In April’s Logistics Executive Briefing, Drewry flagged the issue of “extreme freight rates” and predicted that spot rates would continue to increase. Three months on, spot rates have jumped by another 70% or so and we expect rates to get close to $20,000 on some lanes.
The difference between this year’s container shipping market and that of the last 5 years has become stark, as spot rates broke inflationary record after inflationary record.
Average Asia-US West Coast port-to-port spot rates topped $4,000 per 40ft container back in September 2020, slowly rose past $5,000 in May 2021 and then rapidly sailed past $6,000 (June), $8,000 (also June) and $9,000 (July). We have heard reports of $15,000 from China to the West Coast and are aware that carriers are charging additional premiums on top to prioritise the loading of a late booking ahead of normal FAK rate cargoes.
Similarly, Asia-Europe spot rates have broken multiple price records. Average Asia-North Europe port-to-port spot prices per 40ft container are now commonly 5-number rates.
Drewry continues to track the various stages of the market shock, which commenced in about June 2020 in the Transpacific eastbound trade and was followed by an even faster surge in Asia-Europe rates from about December 2020.
In April, Drewry introduced the concept of “extreme freight rates” – rates which are at least 50% higher than the 5-year historical average, provided they last for at least 3 months (so as not to confuse them with peak-season freight or one-off rates).
As of July, we are seeing extreme freight rates not only on the Transpacific eastbound and Asia-to-Europe westbound routes, but on all headhaul and backhaul Transpacific, Asia-Europe and Transatlantic routes.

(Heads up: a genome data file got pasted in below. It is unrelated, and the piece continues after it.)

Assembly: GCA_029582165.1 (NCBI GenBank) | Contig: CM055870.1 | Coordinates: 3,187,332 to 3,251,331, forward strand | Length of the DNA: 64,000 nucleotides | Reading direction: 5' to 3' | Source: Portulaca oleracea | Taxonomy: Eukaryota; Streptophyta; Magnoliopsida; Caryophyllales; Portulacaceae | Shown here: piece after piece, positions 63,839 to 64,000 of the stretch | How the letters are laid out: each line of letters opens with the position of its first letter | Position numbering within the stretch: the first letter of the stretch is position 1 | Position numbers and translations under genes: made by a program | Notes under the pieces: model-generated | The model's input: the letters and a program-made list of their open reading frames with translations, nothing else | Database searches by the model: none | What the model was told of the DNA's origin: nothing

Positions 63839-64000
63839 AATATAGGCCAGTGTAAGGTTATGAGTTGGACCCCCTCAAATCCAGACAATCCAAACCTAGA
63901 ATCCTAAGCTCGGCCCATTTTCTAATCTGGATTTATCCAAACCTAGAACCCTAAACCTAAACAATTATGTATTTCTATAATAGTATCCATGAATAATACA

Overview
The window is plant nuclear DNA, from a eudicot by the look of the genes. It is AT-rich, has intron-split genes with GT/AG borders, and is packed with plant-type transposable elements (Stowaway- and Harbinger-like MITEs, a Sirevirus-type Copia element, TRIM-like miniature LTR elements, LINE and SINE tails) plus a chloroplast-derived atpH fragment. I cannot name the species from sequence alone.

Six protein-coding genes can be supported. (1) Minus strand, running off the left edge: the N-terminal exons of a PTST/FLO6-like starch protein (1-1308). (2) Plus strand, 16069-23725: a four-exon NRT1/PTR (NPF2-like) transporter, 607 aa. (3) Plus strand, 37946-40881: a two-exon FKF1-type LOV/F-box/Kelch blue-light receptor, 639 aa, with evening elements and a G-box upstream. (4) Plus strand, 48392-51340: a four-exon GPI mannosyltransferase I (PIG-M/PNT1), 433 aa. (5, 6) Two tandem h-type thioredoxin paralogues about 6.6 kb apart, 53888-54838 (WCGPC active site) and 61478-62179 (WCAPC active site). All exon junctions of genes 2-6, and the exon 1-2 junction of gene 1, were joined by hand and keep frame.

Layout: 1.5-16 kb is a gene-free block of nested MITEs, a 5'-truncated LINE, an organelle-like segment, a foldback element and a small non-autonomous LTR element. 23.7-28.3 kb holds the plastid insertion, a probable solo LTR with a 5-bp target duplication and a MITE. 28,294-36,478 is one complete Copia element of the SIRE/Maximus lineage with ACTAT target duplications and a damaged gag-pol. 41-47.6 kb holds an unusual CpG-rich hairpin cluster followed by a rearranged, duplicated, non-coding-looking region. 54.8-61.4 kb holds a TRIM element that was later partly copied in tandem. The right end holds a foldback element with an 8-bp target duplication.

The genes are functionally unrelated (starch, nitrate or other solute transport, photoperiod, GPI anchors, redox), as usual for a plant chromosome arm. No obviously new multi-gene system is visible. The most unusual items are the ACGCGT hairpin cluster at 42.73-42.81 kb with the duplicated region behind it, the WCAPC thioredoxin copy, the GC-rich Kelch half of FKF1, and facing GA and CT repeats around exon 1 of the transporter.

The premiums over the 5-year historical average range from 84% for Rotterdam to Shanghai to 391% for Shanghai to Rotterdam.
The premium over the 5-year average reaches $7,000-10,000 per 40ft container on the major routes from Asia. For low-value products, this unexpected premium cannot be absorbed by shippers and we know from Drewry shipper customers that some export business is being lost due to these extreme transport costs. (The situation varies by product type and value, as the ratio of freight costs to product value is not the same for different products.)
But what if ocean carriers decided that they will allocate scarce ship capacity and empty containers to specific trades only if spot rates are at least 300% higher than the historical average? If they did this, then the Transatlantic routes (both directions), the Transpacific westbound route and the Europe-to-Asia route would have to see further rate increases on top of already extreme rates, as follows:
Potential further spot rate increases to “equalise” carrier rates:
• Transpacific westbound: $700/40ft container
• Transatlantic westbound: $3,600/40ft container
• Transatlantic eastbound: $1,100/40ft container
• Europe-to-Asia: $2,000/40ft container
A number of worried shippers have reached out to Drewry to ask for forecasts of spot freight rates and contract freight rates by major trade lane in 2022. These have been available to Drewry Benchmarking Club customers for years. With the forthcoming peak season on the Asian routes, Drewry expects spot rates and underlying capacity shortages to become even more acute.
Macro numbers on average industry freight rates, supply and demand are also available from Drewry’s Container Forecaster. Our central forecast for 2022 is that rates will be substantially higher than 2019 – there will be a softening of extreme spot rates, but no return to “normal” freight rates overall.